“When my friend bought the shop, white Jesus came down and black Jesus, also known as Tupac, went up”
 

I used to live in Old Fourth Ward, and at the district meetings Kwanza Hall would always talk about how long he’s lived in the community. That was really important to him, that in order to lead whatever change you want of the neighborhood, you gotta stay in that neighborhood.
Kwanza Hall started an anti-violence program as a high school senior. I was about 14 around then; I was younger than him…Kwanza started a group called Black Teen Advancement, and he tricked me into joining and staying, because I was a little ruffian. By the time I was 15, I was the national spokesman for that organization. So I watched him go to MIT and inspire younger students. I watched him build an infrastructure that allowed us to save our life and not kill one other when we were little kids. I watched him grow into this eloquent political statesman. So he’s a person who can really save a community. That’s what I mean. Having people in the community–you can’t buy that. That’s of value.

Before you opened your barbershop, which one would you frequent?
I used to go to an African-owned barbershop called Choice Barbershop [in College Park], and I actually was trying to buy it. Oh my god, he was so grumpy–like an African Oscar the Grouch. I ended up not being able to purchase it because I was doing some renovations to my other shop, but my friend of mine bought it. My barber who had been cutting my hair for years is there, so now I make him come to my shop and cut it, which is a major source of conflict. The atmosphere, I hated. It was so bland and lifeless that even though it was an African-owned barbershop, there was a picture of white Jesus in the back. I  was like, “This a black-owned shop?” And he was like, “Yeah?” I was like, “For real? So what’s up with white Jesus?” And the owner was just like, “NO! That is Jesus! I am not taking it down! NO! You can go if you don’t like it!” So when my friend bought the shop, white Jesus came down and black Jesus, also known as Tupac, went up.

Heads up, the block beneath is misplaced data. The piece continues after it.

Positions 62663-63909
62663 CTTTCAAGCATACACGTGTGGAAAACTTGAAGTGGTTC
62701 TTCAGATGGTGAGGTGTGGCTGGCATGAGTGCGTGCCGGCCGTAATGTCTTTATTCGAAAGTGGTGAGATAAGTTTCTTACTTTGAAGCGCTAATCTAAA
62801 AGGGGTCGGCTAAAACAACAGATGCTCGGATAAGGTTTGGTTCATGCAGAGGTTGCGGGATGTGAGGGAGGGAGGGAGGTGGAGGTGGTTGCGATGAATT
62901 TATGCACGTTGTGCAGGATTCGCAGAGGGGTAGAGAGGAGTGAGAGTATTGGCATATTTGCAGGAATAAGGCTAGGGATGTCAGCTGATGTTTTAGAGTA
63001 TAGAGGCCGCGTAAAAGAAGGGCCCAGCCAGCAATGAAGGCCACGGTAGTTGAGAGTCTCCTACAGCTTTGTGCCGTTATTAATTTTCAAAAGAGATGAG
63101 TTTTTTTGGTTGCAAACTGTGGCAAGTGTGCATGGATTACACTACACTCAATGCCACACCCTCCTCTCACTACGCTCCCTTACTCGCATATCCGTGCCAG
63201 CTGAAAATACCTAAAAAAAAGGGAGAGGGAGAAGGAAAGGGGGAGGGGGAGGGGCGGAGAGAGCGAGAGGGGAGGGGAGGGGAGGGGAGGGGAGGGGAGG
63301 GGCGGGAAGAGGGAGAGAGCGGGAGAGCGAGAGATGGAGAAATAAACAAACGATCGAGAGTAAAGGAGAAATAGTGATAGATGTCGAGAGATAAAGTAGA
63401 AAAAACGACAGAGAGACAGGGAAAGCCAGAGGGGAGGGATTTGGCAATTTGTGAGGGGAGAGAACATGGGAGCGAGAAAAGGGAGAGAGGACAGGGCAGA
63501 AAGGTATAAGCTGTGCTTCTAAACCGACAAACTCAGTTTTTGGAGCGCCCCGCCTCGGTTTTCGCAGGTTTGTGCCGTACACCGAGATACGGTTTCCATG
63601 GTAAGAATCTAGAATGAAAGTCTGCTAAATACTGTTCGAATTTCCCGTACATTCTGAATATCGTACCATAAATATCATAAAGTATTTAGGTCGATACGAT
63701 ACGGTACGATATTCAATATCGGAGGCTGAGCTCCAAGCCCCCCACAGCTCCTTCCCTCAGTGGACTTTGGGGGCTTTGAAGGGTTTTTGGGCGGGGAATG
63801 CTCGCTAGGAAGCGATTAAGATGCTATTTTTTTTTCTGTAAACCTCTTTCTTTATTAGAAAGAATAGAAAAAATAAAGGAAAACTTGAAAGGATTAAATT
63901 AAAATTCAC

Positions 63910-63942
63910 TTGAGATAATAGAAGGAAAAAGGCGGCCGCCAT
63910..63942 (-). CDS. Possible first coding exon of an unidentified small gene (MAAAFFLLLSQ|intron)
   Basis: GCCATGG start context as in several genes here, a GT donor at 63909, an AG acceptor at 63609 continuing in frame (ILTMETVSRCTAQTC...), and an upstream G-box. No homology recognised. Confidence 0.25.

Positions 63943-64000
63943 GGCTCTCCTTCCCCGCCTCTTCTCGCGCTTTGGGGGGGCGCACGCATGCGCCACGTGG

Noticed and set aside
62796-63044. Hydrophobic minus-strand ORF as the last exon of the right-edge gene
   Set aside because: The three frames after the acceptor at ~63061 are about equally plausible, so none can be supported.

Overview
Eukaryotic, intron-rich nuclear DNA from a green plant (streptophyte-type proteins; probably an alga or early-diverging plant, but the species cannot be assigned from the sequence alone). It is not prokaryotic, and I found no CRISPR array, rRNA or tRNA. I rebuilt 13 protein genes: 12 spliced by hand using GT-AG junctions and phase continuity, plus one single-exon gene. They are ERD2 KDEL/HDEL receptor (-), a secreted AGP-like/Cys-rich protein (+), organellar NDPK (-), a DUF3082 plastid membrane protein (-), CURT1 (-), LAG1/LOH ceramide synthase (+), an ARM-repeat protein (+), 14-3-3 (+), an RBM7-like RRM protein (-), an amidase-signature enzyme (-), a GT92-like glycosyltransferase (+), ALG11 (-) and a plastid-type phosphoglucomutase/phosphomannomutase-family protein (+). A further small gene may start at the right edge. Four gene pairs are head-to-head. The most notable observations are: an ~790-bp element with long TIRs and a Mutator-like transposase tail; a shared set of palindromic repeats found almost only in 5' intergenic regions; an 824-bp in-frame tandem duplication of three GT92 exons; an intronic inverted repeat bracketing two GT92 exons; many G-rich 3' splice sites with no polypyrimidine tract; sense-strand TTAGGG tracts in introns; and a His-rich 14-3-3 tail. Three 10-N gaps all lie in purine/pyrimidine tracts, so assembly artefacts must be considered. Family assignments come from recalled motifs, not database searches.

So with your barbershop Graffiti Swag, what type of atmosphere did you want to create?
Well my shop is the just the coolest of cool. Swag stands for Shave, Wash and Groom. So we’re a full barber shop. You get properly groomed, never any chemicals or dyes. For 25 bucks, you get a shoulder massage, your face washed, your hair washed, a hot shave and a haircut–you can’t beat that. For 15 bucks, you get a haircut and a razor. For 20 bucks, you get a haircut, a razor and hot towel. I’m just trying to give people the best services. Chris Hobe, a local street artist who does amazing work, actually painted the entire building, and I bought paintings from him to hang at the other shop. We had another artist paint a picture of me and my grandmother for the shop. So it’s just a barbershop/lounge/place where people can come, see the art and get inspired. It’s just chill, you know?

That’s so awesome that you’re utilizing the street artists, because Atlanta has a fantastic community of street artists.
Yeah, exactly. Our corporate colors are the old Hawks colors–black, yellow and red–but I’m really trying to make the first five shops eye-catching. If you ever get a chance to look from the highway, the shop looks amazing. People stand on the street and just look at it. At the end of the night when we’re leaving, my business neighbors and I stop and look at the shop. I really feel like so much style comes out of barbershops. When you always hear about the next big thing whether it’s music or culture, when there’s a lot of cultural stuff going on, the barbershop is really the place where you get it. I wanted my barbershop to aesthetically look that way,and I think that people are really going to really get inspired by that and keep coming.